The snobbery of the pregnancy refuseniks

Why the commentariat loves declaring its ostentatious indifference to the Duchess of Cambridge’s pregnancy.

Tim Black

Tim Black

Topics Politics

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Brave, courageous, well-paid. These words have been cheapened by overuse, accorded to people who are often merely doing their jobs, be they footballers or firemen. This is why it is a blessed relief finally to be able to bestow these lofty adjectives on those who truly deserve them. I’m talking, of course, of the steely-eyed pundits, the iron-willed commentators, who, no doubt in full knowledge that we live under a constitutional monarchy, are still prepared to respond to the news of Kate the Duchess of Cambridge’s pregnancy with a howling, irreverent ‘meh’.

It is difficult to downplay their courage, the sheer bravery of their determination to say the unsayable, to greet the royalist fervour with a deliciously seditious ‘am I bovvered?’.

Or at least that’s how they see it. Because, ever since the news of Kate’s pregnancy emerged, there has been no shortage of people desperate to tell us how utterly uninterested they are in the whole shebang. ‘I’m going to go out on a limb here’, announced a New Statesman columnist, ‘and count myself one of many thousands who didn’t feel any particular surge of joy at the news’. Over at the Independent, another neo-Roundhead moaned: ‘I find myself to be that peculiar sort of bird uncatered for by the British media who doesn’t really care about a stranger who never speaks pushing one out.’ Elsewhere, a Telegraph columnist was simply wearied: ‘Babigue? Pregxhaustion? Ennuioetus? I feel I need a good portmanteologism to explain what I’m feeling right now.’ It was clearly a sentiment shared among the commentariat: ‘Tabloidisation has turned this into a single daily headbang, one dominant story, overwritten and slammed in front of the reader’s eyes to the exclusion of all else.’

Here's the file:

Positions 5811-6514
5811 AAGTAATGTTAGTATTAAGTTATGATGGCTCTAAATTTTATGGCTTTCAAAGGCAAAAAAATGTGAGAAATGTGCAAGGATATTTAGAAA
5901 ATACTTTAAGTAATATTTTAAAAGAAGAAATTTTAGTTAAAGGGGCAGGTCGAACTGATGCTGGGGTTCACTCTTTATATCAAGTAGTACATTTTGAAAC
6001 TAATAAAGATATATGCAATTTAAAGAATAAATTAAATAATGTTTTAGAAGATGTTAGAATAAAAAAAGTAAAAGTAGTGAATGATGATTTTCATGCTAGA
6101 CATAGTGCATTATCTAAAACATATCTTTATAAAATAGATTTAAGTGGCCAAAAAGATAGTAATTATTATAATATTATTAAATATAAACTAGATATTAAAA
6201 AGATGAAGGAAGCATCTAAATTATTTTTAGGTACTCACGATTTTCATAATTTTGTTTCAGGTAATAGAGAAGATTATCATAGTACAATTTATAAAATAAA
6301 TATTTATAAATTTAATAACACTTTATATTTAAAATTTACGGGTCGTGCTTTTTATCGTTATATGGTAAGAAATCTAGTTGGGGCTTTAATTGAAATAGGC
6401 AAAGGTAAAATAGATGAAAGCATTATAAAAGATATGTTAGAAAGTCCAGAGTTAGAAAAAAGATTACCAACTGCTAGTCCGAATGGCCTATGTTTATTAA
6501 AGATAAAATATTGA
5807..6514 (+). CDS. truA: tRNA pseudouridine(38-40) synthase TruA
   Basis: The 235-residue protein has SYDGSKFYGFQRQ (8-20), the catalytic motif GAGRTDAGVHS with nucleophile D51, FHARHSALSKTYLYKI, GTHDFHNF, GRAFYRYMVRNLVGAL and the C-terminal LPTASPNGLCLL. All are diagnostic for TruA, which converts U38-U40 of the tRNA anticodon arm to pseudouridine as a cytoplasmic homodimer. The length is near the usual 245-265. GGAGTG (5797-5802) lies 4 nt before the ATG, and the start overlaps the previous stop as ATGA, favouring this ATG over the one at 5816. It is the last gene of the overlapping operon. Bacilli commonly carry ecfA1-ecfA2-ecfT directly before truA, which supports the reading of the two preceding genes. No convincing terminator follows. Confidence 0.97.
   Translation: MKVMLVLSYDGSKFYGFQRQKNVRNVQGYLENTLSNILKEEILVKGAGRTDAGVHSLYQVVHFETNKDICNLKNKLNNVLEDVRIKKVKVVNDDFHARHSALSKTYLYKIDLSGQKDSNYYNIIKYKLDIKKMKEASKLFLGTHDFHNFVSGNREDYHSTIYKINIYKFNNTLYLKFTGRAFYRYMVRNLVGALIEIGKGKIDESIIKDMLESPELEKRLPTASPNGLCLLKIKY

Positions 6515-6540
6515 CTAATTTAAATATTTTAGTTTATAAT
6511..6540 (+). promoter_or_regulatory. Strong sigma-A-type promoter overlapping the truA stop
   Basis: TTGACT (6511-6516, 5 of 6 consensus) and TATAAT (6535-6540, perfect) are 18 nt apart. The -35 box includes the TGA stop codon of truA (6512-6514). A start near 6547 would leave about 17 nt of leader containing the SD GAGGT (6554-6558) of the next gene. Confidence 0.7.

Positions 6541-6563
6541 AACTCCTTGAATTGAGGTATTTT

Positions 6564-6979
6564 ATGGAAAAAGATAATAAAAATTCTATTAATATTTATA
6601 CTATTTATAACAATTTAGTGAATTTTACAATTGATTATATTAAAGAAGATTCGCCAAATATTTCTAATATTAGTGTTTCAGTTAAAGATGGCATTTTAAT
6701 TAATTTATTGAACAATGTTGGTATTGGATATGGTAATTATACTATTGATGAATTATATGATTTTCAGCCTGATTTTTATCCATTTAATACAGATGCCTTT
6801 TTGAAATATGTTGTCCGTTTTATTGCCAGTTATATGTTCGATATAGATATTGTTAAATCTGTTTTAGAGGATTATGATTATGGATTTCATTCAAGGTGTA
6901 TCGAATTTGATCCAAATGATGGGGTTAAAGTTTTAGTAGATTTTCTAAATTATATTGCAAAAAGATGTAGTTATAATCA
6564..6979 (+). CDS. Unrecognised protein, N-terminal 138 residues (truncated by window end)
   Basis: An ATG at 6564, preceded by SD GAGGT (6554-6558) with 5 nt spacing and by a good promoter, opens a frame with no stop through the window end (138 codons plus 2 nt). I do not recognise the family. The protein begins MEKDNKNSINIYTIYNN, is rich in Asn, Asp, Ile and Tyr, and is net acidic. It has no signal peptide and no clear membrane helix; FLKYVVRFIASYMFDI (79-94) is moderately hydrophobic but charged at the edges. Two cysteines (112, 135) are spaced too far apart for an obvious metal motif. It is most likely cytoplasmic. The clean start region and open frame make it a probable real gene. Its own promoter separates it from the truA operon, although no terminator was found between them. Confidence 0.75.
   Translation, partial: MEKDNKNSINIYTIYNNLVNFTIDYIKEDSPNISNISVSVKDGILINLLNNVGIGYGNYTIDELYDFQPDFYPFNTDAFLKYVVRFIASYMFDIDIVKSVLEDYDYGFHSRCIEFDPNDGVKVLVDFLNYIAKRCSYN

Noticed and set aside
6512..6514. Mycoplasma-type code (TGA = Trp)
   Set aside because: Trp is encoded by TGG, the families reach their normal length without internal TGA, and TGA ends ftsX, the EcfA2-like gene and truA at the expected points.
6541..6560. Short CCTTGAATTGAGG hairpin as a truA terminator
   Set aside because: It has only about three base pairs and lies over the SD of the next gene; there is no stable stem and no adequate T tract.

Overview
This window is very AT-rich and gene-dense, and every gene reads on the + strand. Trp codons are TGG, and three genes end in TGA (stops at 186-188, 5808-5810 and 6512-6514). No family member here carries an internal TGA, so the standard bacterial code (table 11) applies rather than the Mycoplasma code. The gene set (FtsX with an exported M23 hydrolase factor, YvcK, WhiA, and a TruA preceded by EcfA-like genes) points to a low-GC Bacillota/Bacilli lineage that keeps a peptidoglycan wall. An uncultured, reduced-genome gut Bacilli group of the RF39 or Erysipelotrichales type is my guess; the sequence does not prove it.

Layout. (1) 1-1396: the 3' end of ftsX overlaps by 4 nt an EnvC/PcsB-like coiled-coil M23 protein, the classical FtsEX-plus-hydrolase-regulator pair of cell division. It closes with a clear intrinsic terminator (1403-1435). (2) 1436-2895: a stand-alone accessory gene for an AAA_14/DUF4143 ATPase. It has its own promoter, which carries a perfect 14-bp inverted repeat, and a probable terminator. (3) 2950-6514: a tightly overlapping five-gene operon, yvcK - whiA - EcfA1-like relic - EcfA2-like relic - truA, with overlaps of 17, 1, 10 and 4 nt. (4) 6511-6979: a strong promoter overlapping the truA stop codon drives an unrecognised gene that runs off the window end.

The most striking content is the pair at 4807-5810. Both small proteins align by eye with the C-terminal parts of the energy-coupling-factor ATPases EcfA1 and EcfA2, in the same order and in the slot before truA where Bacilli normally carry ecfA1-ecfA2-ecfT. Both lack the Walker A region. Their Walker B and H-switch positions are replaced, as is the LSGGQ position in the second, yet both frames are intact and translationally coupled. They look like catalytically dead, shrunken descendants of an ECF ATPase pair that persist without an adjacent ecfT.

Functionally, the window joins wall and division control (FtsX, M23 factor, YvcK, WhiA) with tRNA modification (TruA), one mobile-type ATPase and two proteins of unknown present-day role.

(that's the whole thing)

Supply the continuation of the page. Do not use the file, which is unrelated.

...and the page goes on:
Here’s the thing, though: why make such a fuss about being ambivalent towards Wills and Kate’s big news? There is no national obligation to give two hoots about Kate’s pregnancy. In fact, no one really cares if a columnist doesn’t care about the royal fetus. After all, the majority of Her Majesty’s subjects aren’t actually in paroxysms of proxy, monarchist-topped joy either.

Of course, there is an ostensible point – and it is almost always the same point – to these numerous displays of ostentatious indifference. These brave journalistic souls are determined not to let us be distracted from our economic misery by stories of a royal pregnancy. That’s what the Thatcher-haunted, Tory-led coalition government want, you see: to create a miasma of sentiment and patriotism so powerful that we, the people who actually experience the realities of economic stagnation every single bloody day, think everything is hunky dory in Albion.